KL: My most recent paintings, as you can see, are mostly abstract. It is, nonetheless, world making in art that thrills me. Most the time my paintings are happy because I am. But when I am miserable, I remember to paint that. I paint a world of thought and emotion coloring a surface. What matters, whether the paintings depict something figurative or abstract, is that there are some new thoughts or feelings in the painting. They can be in a person, in flowers, in a building or in nothing, a black square. Look at the artwork and see what you feel and think. That will tell you what the artwork is about. Do not conclude from this that you need to know something about the artist, about what the artist feels or thinks. The thoughts and feelings as well as the value of the artwork are in the artwork. In what it is like as you experience it. Either you find them in the work or the work fails to contain them — no matter the intentions of the artist! They are there in the focus of aesthetic attention on what the work is like. I will say more. But the crucial thought here is that the artwork is a mentalized physical object. So are you. Therein lies the solution to the mind-body problem. This is a wordbite. The argument is in my book Art, Self and Knowledge (Oxford 2012).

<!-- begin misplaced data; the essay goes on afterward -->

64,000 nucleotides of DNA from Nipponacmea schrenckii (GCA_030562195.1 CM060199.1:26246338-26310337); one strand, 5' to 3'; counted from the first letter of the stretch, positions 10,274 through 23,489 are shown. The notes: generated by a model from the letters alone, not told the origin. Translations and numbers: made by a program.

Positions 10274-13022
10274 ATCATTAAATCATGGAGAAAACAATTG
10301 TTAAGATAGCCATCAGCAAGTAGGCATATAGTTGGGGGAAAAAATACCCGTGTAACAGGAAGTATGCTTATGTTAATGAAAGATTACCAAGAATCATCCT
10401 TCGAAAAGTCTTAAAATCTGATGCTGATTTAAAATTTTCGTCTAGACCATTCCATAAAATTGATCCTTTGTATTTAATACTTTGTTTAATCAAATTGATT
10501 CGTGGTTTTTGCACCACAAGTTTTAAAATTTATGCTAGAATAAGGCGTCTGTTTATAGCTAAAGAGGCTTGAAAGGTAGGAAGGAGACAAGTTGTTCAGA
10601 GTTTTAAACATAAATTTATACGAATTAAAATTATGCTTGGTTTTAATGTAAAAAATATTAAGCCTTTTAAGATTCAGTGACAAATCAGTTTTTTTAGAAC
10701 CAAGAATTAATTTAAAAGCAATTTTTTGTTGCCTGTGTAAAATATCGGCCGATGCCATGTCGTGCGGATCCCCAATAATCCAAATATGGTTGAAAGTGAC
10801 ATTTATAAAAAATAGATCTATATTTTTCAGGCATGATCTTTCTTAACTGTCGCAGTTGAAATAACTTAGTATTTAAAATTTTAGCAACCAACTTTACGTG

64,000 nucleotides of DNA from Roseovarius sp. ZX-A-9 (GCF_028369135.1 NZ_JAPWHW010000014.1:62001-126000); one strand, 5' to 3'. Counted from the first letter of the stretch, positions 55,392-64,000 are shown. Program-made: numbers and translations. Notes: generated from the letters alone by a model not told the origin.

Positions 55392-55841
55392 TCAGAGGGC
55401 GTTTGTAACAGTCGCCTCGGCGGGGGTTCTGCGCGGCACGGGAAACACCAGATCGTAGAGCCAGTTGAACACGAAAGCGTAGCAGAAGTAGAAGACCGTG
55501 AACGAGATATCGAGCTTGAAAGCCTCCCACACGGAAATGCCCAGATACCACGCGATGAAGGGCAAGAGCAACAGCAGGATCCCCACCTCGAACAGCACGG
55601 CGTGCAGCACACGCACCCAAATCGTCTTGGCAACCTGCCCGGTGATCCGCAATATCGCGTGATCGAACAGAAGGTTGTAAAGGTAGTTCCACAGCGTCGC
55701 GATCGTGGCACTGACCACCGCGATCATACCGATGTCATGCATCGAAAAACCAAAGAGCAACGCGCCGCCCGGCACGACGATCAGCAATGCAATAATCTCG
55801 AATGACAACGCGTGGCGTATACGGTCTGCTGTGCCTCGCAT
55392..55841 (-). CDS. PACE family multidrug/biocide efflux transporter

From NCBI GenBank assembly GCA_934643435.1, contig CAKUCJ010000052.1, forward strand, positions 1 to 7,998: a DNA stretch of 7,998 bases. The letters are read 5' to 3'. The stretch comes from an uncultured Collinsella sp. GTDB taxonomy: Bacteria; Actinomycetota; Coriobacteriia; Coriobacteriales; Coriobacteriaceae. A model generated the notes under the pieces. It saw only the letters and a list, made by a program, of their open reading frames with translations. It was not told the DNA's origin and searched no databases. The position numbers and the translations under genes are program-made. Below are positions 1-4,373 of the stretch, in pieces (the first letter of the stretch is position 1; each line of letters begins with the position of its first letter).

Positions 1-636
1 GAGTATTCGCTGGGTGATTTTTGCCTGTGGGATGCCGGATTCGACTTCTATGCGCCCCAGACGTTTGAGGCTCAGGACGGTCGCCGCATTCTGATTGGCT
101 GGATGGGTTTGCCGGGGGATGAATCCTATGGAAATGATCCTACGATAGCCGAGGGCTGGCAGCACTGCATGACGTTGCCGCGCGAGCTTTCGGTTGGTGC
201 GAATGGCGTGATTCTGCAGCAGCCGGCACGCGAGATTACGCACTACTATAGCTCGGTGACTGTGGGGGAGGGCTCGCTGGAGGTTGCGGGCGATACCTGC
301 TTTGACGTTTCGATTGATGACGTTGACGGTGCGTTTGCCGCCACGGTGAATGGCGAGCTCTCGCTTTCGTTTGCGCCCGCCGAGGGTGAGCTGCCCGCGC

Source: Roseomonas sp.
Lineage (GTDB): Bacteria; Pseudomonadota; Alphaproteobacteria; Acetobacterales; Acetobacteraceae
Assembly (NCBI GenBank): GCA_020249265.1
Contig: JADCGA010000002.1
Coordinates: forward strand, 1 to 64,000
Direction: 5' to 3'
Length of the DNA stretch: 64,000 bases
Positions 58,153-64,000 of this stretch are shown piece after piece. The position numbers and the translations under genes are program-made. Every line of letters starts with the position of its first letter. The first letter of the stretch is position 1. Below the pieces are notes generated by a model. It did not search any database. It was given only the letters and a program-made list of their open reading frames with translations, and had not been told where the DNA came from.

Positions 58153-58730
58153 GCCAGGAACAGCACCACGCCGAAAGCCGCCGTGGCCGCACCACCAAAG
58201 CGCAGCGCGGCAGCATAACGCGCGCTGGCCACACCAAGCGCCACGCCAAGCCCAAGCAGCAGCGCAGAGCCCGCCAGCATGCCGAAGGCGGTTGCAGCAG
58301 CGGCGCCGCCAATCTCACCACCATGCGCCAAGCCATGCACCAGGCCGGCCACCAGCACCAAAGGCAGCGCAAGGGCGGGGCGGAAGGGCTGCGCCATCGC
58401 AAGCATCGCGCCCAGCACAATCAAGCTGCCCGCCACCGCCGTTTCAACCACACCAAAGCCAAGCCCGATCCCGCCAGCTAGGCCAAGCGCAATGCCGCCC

Do you think there are any philosophical lessons to be drawn from your experiences on the artworld side of things (e.g., with gallery exhibition, curation, representation, art critics, audiences, collectors)?